Mr. and Mrs. Argento, Donald Collup and Geraldine Collup
After performance on February 2, 1990
During the summer of 1985 while I was preparing for my Alice Tully Hall recital, I was having a Mexican dinner with the composer Stephen Paulus whose "ArtSongs" I would give the first New York performance. Knowing my ability as a pianist, he recommended that I look at Dominick Argento's one-man opera "A Waterbird Talk" - an opera that "requires" the singer to play the piano.
A Waterbird Talk was first performed on May 19, 1977 at the Brooklyn Academy of Music, Brooklyn, N. Y., by the Orpheus Chamber Ensemble under the direction of Philip Brunelle with Vern Sutton, a favored colleague of the composer, as the Lecturer. It was directed by Ian Strasfogel. I later bought the score but did not have the where-with-all just to learn it without a performance looming in the near future. The difficulty of the work was something that would require a long period of study, not to mention the difficulty of finding someone to accompany the learning process.
That opportunity came four years later when Lynn Taylor Hebden, the Alumnae director at the Peabody Institute called me. She said that the school was planning a tribute to one of its alumnae, Dominick Argento on February 2, 1990 and would like to ask me to sing "A Waterbird Talk." I didn't have to think about it. After doing all of my initial study, I hired a cracker-jack of a pianist, Christopher Oldfather, to help me with the score. He played it flawlessly.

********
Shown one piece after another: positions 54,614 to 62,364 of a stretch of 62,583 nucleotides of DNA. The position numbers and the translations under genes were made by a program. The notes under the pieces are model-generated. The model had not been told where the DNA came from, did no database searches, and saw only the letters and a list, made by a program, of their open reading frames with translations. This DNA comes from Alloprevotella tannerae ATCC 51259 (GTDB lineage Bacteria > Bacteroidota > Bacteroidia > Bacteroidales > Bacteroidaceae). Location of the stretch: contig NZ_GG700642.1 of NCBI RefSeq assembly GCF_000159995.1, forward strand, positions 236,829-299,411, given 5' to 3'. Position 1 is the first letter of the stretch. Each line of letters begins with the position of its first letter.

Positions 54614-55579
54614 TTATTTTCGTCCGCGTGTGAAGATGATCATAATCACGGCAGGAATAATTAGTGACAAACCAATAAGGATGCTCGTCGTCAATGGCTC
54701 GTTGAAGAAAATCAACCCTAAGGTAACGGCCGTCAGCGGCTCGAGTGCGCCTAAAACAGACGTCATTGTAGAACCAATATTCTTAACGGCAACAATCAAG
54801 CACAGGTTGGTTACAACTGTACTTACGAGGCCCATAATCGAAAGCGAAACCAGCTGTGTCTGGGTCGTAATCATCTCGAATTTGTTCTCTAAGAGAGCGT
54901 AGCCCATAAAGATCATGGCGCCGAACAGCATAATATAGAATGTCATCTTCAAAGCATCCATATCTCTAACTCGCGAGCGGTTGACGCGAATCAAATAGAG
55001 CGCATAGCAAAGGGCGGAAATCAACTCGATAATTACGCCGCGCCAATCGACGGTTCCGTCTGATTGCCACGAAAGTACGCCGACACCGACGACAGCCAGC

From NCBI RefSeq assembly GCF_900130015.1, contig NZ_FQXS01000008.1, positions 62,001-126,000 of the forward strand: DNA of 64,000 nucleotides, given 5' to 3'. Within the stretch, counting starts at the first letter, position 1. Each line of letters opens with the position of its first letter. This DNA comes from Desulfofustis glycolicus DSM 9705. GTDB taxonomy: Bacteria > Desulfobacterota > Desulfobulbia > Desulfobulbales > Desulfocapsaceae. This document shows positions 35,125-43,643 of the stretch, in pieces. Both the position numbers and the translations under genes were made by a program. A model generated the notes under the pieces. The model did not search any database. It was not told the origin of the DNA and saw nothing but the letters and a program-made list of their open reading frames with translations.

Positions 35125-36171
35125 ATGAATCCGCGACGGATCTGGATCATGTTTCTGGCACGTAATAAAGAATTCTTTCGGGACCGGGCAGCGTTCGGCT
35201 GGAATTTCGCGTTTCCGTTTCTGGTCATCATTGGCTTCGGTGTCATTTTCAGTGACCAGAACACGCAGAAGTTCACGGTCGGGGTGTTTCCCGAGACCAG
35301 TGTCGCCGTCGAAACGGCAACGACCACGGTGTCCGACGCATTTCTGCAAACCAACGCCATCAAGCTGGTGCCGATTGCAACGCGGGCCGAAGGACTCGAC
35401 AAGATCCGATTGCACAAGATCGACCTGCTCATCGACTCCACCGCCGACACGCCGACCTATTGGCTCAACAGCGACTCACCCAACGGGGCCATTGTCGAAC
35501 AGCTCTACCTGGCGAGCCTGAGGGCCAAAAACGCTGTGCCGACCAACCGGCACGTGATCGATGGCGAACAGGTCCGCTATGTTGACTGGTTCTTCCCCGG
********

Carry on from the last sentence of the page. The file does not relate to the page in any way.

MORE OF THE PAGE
This video is from the second staged performance, eighteen days later, on February 22, 1990, at a chamber music concert. During this performance, just as my fingers hit the piano keyboard, I discovered major obstruction in its mechanism: a percussionist, not knowing the piano was to be used in the second half of the concert, had hastily wrapped brass temple bells in a blue t-shirt and "stored" them inside the piano. I stopped the action momentarily, removed the saucer-sized bells and continued again.
The Peabody Camerata was conducted by Gene Young. Roger Brunyate was the gifted designer and director.